IT WAS the morning after the night before. The night before being Bosnia. The play-off. The best night Irish football had known since 2001 when Jason McAteer put away Holland and Louis Van Gaal first gave Manchester United fans a glimpse of his mediocrity.
And in the lobby of the Irish team hotel in Castleknock, the supermen from the previous evening were back in their civvies, looking more like Clark Kent. All around them were family and friends, re-telling stories from the game and the night.
Ireland were on their way back to the European Championship finals again and in the process had reconnected with their supporters. Four years ago, after three straight defeats in Poland, divorce occurred. The seats stayed empty at the Aviva. And those who bothered to show up stayed quiet.
What they needed was something to shout about. And finally, the players gave them that. First Germany. Then Bosnia. “That win over the Germans definitely gave us a bit of confidence,” Jeff Hendrick, a hero of that victory, told The Irish Post.
“But we can’t think – ‘okay just because we did well against Germany, it is a given that we will do it against other countries this summer’ – because we know we are going to have tough games. Belgium are class. So too Italy. Sweden have brilliant players, so at times we won’t have the ball in this tournament. On the other hand, we can’t give them too much respect and fear them because what we have done to get to this stage is impressive.”
What’s most impressive is how Hendrick didn’t fall to pieces after fluffing his lines when he was first asked to step on stage, against Scotland in Glasgow in November 2014. Ineffectual that night, he could easily have drifted away. Instead, he kept coming back, earning the trust of Martin O’Neill and Roy Keane.
“Roy was my hero growing up,” Hendrick says. He wore Keane’s number 16 shirt when he played with his mates, one of whom was Robbie Brady. Even when he went to Parnells, his local GAA club, where Stephen Cluxton – the Dublin captain and a family friend – is king, the United shirt was worn.
“I was with Dublin [their underage development squad] for a year or two but it used to clash with football and they’d go mad when I wouldn’t show up to games. I only played Gaelic with the school just to get out of class really. It’s a good sport but I remember my teacher wanted me to give up soccer for Gaelic. He said I was good enough to play for Dublin but there was no chance of me doing that. It was always going to be football [soccer] for me.”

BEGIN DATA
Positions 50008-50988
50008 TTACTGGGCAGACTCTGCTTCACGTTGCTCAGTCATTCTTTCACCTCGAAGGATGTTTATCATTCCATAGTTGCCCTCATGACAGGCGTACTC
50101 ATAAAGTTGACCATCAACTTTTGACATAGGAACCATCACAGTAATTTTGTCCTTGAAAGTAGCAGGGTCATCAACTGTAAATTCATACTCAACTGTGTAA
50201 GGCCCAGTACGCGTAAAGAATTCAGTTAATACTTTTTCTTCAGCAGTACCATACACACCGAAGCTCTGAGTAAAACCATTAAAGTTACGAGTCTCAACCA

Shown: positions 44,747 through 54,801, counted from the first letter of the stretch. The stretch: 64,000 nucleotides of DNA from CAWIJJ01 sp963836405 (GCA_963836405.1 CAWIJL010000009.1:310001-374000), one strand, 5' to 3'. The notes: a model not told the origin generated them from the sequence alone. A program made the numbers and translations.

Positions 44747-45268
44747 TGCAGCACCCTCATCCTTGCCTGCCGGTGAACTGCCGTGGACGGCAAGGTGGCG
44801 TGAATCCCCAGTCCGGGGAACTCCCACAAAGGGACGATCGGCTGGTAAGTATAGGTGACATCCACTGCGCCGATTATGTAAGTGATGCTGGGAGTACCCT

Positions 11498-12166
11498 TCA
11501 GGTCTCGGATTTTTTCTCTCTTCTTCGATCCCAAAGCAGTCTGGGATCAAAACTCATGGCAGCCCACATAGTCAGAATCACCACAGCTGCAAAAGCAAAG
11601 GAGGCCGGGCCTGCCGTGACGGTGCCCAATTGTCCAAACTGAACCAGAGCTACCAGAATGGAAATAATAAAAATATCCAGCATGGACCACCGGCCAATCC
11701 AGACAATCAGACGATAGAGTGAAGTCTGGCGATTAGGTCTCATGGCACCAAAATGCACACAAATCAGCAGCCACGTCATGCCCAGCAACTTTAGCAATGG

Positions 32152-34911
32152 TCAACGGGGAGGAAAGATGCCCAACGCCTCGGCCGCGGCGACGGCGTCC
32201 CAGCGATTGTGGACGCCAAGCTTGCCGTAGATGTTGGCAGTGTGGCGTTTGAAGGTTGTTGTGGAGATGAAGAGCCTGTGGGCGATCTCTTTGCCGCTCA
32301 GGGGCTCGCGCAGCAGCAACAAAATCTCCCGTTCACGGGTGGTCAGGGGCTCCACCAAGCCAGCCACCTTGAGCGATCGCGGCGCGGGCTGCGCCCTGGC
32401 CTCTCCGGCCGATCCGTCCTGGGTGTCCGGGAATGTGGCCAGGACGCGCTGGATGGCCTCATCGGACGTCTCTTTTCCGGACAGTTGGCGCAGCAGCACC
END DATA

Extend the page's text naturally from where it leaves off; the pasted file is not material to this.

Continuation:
And it has paid off. He’s a regular with Ireland now – and has been on the radar of Premier League clubs for the guts of four years. But whereas, in 2013, he was happy to take his time about moving to the top tier – ‘what’s the rush?’ – now he’s getting itchy feet. “It’s the place I want to go to.”
Before then, though, he wants to go and make an impact in France. “What’s concerning me slightly is the quad and shoulder injuries I have got so I have to make sure I get myself back fit, to be ready for selection. It is such a big summer. When we met up [in March] they gave us the itinerary of what is up ahead, all that sort of stuff. That was when the excitement started.”
It’ll start again when an email will arrive in his inbox – a 20-minute video for him, and the other players, to download, detailing precisely the strengths and weaknesses of the Belgians, Italians and Swedes – a ritual that has become part of the O’Neill regime since he replaced Giovanni Trapattoni two-and-a-half years ago. “It has an impact,” Hendrick said.
As does so much of O’Neill’s work. “The thing about Martin is that he has created a really good club vibe with us.
“We are a close knit group and it helps because whenever we go out onto the pitch, we work hard for each other. It is enjoyable, a relaxed environment – being with Ireland. We go to the cinema, chill out, in the build-up to games. He leaves that to us. Then, when it comes to the games, he says his bit beforehand and makes you feel good about yourself.”
How? “Well, I don’t have any quotes for you,” Hendrick smiled. “Before the game, he goes around and talks to people individually and says a bit in front of the whole group. He builds you up, makes you feel good and that is what you need. He gives you confidence.”
Not that Hendrick needs too much of it. As a kid, he knew he’d make it, which was why he trusted his instincts and signed for Derby – rather than United, who were also interested in him – because he could see a clearer route to the top from the starting point of the Championship.
Before he was 20, he was in their team and the night after his 21st birthday, he was invited by Giovanni Trapattoni to hook up with the Irish squad.
“All my friends, all my family were over, aunts and uncles, the lot. My mum and dad had made it a surprise, booking out a room in the local hotel. Then I got the call by Giovanni so, for me, there was no drinking. I had an early flight the next morning – so I actually left my family in Derby and flew back home. That experience whet my appetite. It made me want more.”
He has got it under O’Neill and if it is easy to imagine how he could have been star-struck being in Keane’s company – the same guy he once idolised – then you have to take into account how footballers have a habit of backing themselves. “You need belief,” he said. “Belief and a willingness to work hard.”
Which are precisely the qualities Ireland will need in Paris, Bordeaux and Lille this June.